21. Leftover turkey meat loaf, mashed potatoes and mushroom gravy: 2006 Abad dom Bueno, Bierzo Joven: This may be young vines mencia but this is good; very appealing nose of blackberry hard candy, earth and some red fruit hints; smooth and medium weight with a touch of grip, solid flavors that follow the nose, nice intensity and yet still supple; a medium length, clean finish. A new winery to me but one I‘ll keep an eye on. 13.5% alcohol, imported by Frontier Wines and about $12; I’ll buy more. Excellent with the meal. Chips, hummus and cheese: 2006 Dom. de la Fruitière, Muscadet Petit “M”: Fresh, clean, varietally correct with ripeness and cut; everything a Muscadet should be if its ready to drink young – and this is. 12% alcohol, imported by Jon-David Hedrick and about $9; a great price. Very good with the dish but even better without it. With no food: N/V Zardetto, Proseco Brut: Way to easy to drink and I have learned to buy them two at a time because everyone wants more. Not fancy but just delicious. 11% alcohol, imported by Locascio and about $12; I’ll buy more. With lobster risotto: 2006 J. Drouhin, Chablis: Fragrant with apples, lemon, seashore and flowers; fleshy but good cut with similar flavors that add licorice at the end, lovely balance, good depth, and extremely long. Unmistakably Chablis, ready to drink now and more a premier cru in quality than a simple village wine. 12.5% alcohol, imported by Dreyfus Ashby and about $20; I’ll buy more. Pasta with veggies, cheese, pine nuts and EVOO: 2005 Brunus, Montsant: 60% carignan, 35% grenache, 5% syrah; smoky, earthy, red fruit nose with spice accents, somewhat torrefied; rustic, big and somewhat alcoholic in the mouth but also ripe and deep with delicious, old-vine flavors that follow the nose, concentrated, grippy and intense; medium length. I’m not usually a fan of wines this big or from this region but this was better balanced then my description may indicate and had a visceral appeal. 14% alcohol, imported by Frontier Wines and about $20; I’d buy it again. Good with the meal. Best, Jim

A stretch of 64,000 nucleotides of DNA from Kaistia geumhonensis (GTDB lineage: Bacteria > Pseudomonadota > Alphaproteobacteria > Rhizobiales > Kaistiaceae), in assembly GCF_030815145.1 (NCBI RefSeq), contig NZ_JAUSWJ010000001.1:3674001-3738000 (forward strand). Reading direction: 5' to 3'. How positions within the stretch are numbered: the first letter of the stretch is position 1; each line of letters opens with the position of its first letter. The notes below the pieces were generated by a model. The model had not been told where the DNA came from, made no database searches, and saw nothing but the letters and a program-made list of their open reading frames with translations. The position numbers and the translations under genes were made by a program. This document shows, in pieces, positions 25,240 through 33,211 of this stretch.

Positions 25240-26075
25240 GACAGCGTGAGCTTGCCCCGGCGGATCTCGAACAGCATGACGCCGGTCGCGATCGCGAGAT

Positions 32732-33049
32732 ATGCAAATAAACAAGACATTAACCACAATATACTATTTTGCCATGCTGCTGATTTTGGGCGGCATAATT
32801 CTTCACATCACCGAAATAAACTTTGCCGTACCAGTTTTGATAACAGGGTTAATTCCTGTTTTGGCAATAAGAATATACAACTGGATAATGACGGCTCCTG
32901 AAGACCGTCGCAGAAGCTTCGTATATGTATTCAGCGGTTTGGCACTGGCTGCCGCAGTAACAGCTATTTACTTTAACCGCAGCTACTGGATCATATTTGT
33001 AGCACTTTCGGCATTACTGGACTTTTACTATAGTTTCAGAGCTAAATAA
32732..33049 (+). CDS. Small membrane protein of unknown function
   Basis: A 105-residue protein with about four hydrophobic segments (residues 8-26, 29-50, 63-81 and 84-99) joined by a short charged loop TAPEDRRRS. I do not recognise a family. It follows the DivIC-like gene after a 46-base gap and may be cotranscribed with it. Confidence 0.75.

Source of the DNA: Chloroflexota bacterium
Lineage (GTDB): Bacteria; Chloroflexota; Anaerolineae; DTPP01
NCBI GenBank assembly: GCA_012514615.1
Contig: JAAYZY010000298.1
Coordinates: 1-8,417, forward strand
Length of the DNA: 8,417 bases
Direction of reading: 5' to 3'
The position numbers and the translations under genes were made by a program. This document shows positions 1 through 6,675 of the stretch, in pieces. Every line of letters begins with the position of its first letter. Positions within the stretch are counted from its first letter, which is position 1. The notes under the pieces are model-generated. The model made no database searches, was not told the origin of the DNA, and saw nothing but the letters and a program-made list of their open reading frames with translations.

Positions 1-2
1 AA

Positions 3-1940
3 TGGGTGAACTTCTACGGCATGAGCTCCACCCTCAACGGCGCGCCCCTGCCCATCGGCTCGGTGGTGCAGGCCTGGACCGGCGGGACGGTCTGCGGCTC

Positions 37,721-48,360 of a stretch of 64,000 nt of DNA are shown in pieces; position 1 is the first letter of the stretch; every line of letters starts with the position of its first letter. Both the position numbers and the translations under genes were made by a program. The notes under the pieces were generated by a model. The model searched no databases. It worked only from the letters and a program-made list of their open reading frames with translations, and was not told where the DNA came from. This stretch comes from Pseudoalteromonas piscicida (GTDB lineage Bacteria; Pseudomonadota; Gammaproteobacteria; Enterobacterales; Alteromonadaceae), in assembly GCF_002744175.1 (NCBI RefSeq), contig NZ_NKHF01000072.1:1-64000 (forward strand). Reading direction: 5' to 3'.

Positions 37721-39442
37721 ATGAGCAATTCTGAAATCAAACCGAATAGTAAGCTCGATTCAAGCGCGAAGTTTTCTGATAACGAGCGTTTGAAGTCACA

22. I've noticed in looking through historic Iberian sources that there seems to be a number of recipes for cat. As the recipes are from general recipe collections, I assume this doesn't represent a response to famine or invading Prussians. Was this a widespread practice and how long did it continue for I wonder?
  23. We will be in Newark in July and are looking forward to a great Portuguese or Spanish dinner. My wife loves a good paella. We ate at Fornos last July and before that, Seabras. I have had problems with the service at Don Pepes and wont go back there. I see lots written that is not current or conflicting. Any suggestions would be appreciated. Thanks.